Taboo and Classification



Unlike Rassenkunde, physical anthropology after 1945 may have been politically
marginalized but it remained scientically unchanged. Consequently, physical
anthropology provides us with our richest source for the confrontation between
taboo and scientic classication. Three generations of physical anthropologists,
Egon Freiherr von Eickstedt (1892-1965), Ilse Schwidetzky (1907-1997) and Rainer
Knuman belong to a single school of racial anthropology, which lasted from the
Weimar period to the 1990s. Eickstedt was the supervisor of Schwidetzky, his
assistant and successor in Mainz. Knuman, one of Schwidetzkys leading
disciples, became a professor of anthropology at the University of Hamburg.
Precisely because in the National Socialist period Eickstedt was not considered
the leading physical anthropologist in Germany, he was able to establish a more
central place for himself and his pupils after 1945.58 But the eld as a whole was
tainted by its close aliation with National Socialist racial politics and Eickstedt
and his followers sought to distance themselves from racial ideology. In what
might seem today as a paradox, in an attempt to uphold the scientic legitimacy of
physical anthropology (against the allegation that it fell on the side of racial
pseudo-science), anthropologists were driven to justify the validity of their

Ibid., p. 176, p. 192.

Ibid., p. 197.
Ibid., p. 47.
Ibid., p. 57.
Ibid., p. 60.
See Dirk Preu, Egon Freiherr von Eickstedt (1892^1965). Anthropologe und Forschungsreisender. Selbstbild und
Entwicklung der deutschen Anthropologie im 20. Jahrhundert am Beispiel des Begrunders der Breslauer Schule,
2 vols. [unpublished dissertation, University of Jena 2006].


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forms resulted in the replacement of Jewish or Semitic revelation with European

mysticism,52 a mysticism that is absent in Semitic religions.Love thy neighbour
was universalized and became the basis of European humanism.53
In his 1963 book, Gunther states that the protection of race is both a consequence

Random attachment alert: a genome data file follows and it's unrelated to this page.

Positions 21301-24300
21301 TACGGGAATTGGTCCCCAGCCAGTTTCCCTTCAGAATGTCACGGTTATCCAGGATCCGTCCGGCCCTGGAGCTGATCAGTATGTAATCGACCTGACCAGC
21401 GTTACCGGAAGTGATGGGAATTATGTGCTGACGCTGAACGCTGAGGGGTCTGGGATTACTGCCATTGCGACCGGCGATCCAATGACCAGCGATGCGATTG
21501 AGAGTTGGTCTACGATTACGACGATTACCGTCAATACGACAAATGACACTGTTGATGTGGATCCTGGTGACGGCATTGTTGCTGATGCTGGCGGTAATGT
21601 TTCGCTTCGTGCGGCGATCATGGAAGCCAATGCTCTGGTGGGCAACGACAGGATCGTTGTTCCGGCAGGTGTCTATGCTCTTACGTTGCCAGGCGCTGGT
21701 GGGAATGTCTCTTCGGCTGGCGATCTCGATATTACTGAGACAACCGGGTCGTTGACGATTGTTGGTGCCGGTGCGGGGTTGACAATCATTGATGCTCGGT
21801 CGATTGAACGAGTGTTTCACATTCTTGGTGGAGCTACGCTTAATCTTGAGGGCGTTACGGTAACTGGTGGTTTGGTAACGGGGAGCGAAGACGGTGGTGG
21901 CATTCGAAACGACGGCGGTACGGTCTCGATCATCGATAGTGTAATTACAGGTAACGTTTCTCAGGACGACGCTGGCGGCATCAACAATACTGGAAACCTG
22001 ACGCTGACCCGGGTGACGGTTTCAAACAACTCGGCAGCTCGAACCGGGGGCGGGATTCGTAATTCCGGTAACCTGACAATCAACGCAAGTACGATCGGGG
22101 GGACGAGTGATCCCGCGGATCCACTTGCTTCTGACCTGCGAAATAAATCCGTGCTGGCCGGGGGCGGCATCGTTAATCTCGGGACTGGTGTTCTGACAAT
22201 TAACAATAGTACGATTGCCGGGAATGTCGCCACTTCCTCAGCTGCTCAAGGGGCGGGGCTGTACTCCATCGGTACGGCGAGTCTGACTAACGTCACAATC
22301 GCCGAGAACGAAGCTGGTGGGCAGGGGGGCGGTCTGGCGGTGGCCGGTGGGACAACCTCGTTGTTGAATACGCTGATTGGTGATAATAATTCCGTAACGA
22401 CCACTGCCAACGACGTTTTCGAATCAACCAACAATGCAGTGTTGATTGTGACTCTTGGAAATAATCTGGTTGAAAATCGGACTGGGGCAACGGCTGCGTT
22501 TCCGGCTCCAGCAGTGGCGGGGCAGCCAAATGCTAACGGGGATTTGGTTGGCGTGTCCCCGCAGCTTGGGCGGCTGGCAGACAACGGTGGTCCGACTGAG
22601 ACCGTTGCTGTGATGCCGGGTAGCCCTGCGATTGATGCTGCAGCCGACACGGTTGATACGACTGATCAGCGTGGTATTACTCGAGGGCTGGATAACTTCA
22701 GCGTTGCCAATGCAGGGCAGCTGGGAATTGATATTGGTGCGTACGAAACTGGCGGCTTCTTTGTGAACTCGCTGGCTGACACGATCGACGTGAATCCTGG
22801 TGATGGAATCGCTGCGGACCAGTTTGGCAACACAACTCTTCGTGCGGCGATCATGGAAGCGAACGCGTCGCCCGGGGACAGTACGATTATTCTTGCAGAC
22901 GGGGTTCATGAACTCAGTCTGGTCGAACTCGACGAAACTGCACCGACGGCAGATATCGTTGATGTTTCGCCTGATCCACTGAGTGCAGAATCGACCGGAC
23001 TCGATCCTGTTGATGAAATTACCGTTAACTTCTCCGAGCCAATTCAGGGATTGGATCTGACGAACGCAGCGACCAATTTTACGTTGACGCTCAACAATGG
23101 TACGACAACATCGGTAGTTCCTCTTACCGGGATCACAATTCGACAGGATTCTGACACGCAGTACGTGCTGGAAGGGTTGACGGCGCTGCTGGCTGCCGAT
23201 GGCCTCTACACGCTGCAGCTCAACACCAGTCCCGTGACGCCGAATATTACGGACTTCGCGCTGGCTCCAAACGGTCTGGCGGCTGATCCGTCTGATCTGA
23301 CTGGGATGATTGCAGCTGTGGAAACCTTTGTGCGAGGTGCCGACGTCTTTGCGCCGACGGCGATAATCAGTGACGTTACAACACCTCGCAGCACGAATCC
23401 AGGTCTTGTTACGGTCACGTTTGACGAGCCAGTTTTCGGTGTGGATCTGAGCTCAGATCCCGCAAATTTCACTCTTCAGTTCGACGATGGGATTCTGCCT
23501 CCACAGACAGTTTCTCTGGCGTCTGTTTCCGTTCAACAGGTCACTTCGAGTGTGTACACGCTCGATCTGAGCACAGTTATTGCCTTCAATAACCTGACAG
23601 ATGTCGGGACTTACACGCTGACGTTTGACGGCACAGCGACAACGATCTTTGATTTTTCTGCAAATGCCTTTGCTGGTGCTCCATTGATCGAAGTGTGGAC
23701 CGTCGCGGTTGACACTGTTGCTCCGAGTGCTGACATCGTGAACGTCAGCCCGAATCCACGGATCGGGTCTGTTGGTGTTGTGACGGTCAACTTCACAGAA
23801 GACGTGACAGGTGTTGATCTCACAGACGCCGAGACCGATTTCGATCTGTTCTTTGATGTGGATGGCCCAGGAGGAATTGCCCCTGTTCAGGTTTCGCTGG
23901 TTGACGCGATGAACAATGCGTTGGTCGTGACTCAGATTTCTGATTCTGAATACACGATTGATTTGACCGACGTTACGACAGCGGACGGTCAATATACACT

and a requirement of the world order ^ a direct assertion of the Indo-European
religious heart.54 He quotes early twentieth century scholarly works that elaborate
on the cruelty of Semitic religions.55 He cites his own studies that describe Semitic
religious intolerance as alien to Indo-European religiosity56, as well as links
between the Oriental spirit and the desert.57 Taken at face value, his book is an
academic treatise on the roots of Indo-European religiosity; but its subtext is a
political discussion of race in the present.
Gunther did not alter his beliefs but he did alter his mode of argumentation
exemplifying that the transformation of patterns of argumentation do not
necessarily correspond with transformations in belief systems.


Amos Morris-Reich


Eickstedt is quoted and discussed in Britta Lange,AfterMath: Anthropological Data from Prisonerof-War Camps in Reinhard Johler, Christian Marchetti, Monique Scheer (eds.), Doing Anthropology
in Wartime and War Zones:World War I and the Cultural Sciences in Europe, Bielefeld 2010, pp. 319-320.
Egon Freiherr von Eickstedt, Ausgewahlte Lichtbilder zur Rassenkunde des deutschen Volkes, Begleitheft,
2nd edn. 1933, p. 19. Christopher M. Hutton, Race and the Third Reich: Linguistics, Racial Anthropology
and Genetics in the Dialectic of Volk, Cambridge 2005, pp. 149-150, 159-160.
Quoted in Massin, Anthropologie und Humangenetik im Nationalsozialismus, p. 14.

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disciplines concepts, methods, and forms of human classication. In this vein

Eickstedt and his pupils insisted that their classication of Jews was scientically
rather than ideologically motivated. But as the discussion of Jewish racial
dierence was, after 1945, redened as partaking in antisemitic racial ideology,
their discussion was necessarily self-contradictory.